A hugely important part of the recovery process is taking the time to reflect on our treatment. We want to give some thought to how effective our program was for us, whether we feel we benefited from it, whether or not we were able to take full advantage of it. It can help us in our recovery work to think about whether our treatment center was a good fit for us, whether our needs were met, whether we had the support we needed, whether we received everything we were looking for. This reflection is important because it helps us learn more about ourselves and our unique recovery story. It helps us connect with ourselves on a deeper level, by teaching us more about our strengths, weaknesses, coping skills, triggers and stressors. We do ourselves a great service by taking inventory of each step of the process in our recovery work, and by checking in with ourselves about what things were successful and what things could have used improvement.
An important part of moving forward is reflecting on the past. For many of us, our time in treatment was a pivotal and formative time in our recovery journeys. It was often the catalyst for our deeper transformation. We may have been able to get sober before on our own, but our time in treatment provided an even stronger foundation for us to be successful. We became more equipped to handle all of the challenges that naturally arise during recovery – the temptation and addictive urges, the overwhelming stresses of our daily lives, the self-doubt and fear that have a way of creeping in. We gain an extra confidence that comes from doing the work. We’ve increased our mindfulness, developed our self-awareness and strengthened our intuition. We feel more connected to ourselves, and more in tune with our emotions. We feel better able to control our chaotic thoughts. We feel we have a better handle on our mental health issues. Treatment center help with all of these things because they offer more than just a sober living environment. They provide the stability and security of professional help in dealing with our medical detoxification process and the accompanying withdrawal symptoms. They provide comprehensive therapy programs, including family therapy to help us work through the family issues contributing to our unwellness, and trauma therapy to address our unhealed trauma. They teach us mindfulness practices and other self-help skills. When we take the time to reflect on all the work we did during treatment, we absorb the lessons even more effectively and holistically. We’re reminded of all the things we’ve learned, and our reflection can help us reinforce and support the education we’ve already received.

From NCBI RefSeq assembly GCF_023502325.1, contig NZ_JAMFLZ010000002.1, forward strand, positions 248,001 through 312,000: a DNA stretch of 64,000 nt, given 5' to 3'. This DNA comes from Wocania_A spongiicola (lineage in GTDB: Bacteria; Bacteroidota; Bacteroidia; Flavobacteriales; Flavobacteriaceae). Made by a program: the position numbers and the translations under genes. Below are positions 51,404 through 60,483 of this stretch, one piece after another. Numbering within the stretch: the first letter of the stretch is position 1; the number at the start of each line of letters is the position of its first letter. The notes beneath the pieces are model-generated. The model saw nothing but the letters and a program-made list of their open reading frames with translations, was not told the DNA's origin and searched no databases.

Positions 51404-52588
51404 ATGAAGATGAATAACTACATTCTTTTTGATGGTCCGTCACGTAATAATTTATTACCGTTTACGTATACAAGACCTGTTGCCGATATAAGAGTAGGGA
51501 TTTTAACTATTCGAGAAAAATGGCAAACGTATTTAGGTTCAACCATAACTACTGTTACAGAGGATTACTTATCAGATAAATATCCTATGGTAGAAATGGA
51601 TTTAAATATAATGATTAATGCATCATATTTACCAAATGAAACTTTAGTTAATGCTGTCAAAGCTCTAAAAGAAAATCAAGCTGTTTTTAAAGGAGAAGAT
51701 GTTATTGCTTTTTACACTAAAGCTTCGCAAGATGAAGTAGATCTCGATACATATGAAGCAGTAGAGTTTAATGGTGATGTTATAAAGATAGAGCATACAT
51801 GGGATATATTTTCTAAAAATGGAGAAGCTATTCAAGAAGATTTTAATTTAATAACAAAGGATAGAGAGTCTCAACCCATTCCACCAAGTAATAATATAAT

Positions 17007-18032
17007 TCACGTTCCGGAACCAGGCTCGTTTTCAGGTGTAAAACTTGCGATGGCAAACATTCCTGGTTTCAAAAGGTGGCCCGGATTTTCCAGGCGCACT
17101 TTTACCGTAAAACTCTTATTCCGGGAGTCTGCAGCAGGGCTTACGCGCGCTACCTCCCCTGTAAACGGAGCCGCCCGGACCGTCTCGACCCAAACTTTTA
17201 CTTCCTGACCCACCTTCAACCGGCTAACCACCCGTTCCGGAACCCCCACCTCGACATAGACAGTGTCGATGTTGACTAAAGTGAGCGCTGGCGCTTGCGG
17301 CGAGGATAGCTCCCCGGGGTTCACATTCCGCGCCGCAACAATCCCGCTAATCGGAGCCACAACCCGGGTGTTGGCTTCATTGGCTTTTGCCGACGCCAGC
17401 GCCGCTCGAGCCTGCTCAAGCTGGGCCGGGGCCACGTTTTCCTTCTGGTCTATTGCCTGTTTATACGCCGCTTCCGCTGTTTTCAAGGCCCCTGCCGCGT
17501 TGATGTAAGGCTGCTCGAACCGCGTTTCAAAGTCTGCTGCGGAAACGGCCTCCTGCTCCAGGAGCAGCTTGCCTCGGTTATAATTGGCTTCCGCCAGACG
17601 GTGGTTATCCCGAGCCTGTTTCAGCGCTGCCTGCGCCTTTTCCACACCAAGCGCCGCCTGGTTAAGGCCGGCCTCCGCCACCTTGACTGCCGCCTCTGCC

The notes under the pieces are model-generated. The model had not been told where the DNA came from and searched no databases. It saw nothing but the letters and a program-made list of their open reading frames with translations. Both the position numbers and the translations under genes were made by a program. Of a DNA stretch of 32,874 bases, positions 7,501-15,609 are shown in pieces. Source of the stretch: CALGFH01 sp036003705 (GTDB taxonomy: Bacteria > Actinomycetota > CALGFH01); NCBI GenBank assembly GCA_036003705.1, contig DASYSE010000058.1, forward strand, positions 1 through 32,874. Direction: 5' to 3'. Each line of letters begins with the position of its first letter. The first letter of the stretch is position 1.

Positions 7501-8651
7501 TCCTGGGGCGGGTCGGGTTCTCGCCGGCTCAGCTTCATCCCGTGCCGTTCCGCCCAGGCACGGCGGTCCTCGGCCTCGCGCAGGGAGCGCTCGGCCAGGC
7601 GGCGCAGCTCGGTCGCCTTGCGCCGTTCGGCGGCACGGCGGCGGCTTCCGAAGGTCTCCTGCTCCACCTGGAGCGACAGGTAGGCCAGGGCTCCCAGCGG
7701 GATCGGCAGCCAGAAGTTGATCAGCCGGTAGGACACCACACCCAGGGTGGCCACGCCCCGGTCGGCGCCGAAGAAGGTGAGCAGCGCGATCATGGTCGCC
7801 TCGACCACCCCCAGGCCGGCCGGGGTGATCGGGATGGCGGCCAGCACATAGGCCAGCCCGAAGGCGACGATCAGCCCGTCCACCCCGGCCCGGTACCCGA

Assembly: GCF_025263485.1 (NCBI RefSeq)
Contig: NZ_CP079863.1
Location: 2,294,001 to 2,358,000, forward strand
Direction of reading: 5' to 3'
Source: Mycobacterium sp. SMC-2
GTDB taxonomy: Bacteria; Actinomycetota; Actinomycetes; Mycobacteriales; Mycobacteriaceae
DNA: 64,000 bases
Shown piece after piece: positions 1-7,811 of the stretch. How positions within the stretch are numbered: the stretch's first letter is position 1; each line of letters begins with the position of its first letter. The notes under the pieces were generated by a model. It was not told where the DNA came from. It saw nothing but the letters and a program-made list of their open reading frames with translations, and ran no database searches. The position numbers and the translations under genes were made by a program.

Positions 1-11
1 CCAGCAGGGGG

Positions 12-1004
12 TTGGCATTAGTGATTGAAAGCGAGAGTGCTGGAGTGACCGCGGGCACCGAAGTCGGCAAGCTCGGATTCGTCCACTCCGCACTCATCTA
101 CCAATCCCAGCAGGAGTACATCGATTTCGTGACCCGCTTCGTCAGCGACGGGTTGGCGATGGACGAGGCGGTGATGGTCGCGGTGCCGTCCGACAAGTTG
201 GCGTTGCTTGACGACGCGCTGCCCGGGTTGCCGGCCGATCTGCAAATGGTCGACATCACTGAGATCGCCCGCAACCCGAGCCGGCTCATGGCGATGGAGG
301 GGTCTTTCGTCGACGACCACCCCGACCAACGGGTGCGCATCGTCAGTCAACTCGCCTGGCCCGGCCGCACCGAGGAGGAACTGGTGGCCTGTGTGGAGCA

For many of us, treatment was the solution we needed to our addiction problem. For others of us, though, treatment wasn’t enough. Sometimes we didn’t receive the support we needed. We may not have found the right treatment program for us and our particular addictions and mental health issues. We might not have chosen the right center for us and our unique needs. We may not have been placed with the best fit for a therapist for us. We may feel as though our needs weren’t met sufficiently. When we’re able to reflect on our treatment experience, we’re addressing the things we want and need for ourselves, rather than suppressing or ignoring them. We’re shedding the habits of avoidance that we often grew accustomed to during our addictive cycles. We’re facing ourselves and our needs, and we’re prioritizing making sure our needs are met, rather than demeaning ourselves as we so often did as active addicts. Reflecting on our treatment means we’re empowering ourselves and believing in ourselves. We’re telling ourselves that we deserve to have the best treatment experience possible.
Reflection is an important part of the process of understanding ourselves and of coming to terms with ourselves. Very often we were confused about where our addictions originated, or why they formed in the first place. We weren’t necessarily aware of the emotional issues we were dealing with. We had low levels of awareness and mindfulness when it came to our internal issues. Our emotional intelligence was often relatively low. We were so overwhelmed trying to cope with the everyday challenges of our addictions and mental health issues that we never got to the root causes of our emotional difficulties. We were detached from our inner selves, and this disconnection was often a huge contributing factor to the development of our addictions. When we’re able to reflect on ourselves and our experiences with treatment, we learn about our individual challenges and our core issues. We learn more about all the things we were doing in our daily lives that were exacerbating our mental health issues and perpetuating our addictions. Our unhealthy self-destructive tendencies and misguided coping mechanisms, for example, are some of the things we uncover when we reflect on our time in treatment. We’re able to see the ways in which we’ve grown and progressed. We’re able to see our huge development, from the addict who entered treatment still actively using, to the person in recovery who is thriving and flourishing in sobriety.
If we try to move too far ahead too quickly and skip the step of self-reflection, we actually put ourselves at more risk of relapsing, because we haven’t taken the time to process where we are, what we’ve accomplished, and what work we still need to do to keep ourselves on track.
Riverside Recovery is a drug and alcohol treatment center offering a full continuum of care for people suffering from addiction and co-occurring mental health disorders. We understand the emotional challenges of addiction recovery and are here to support you. Call us today for more information: (800) 871-5440.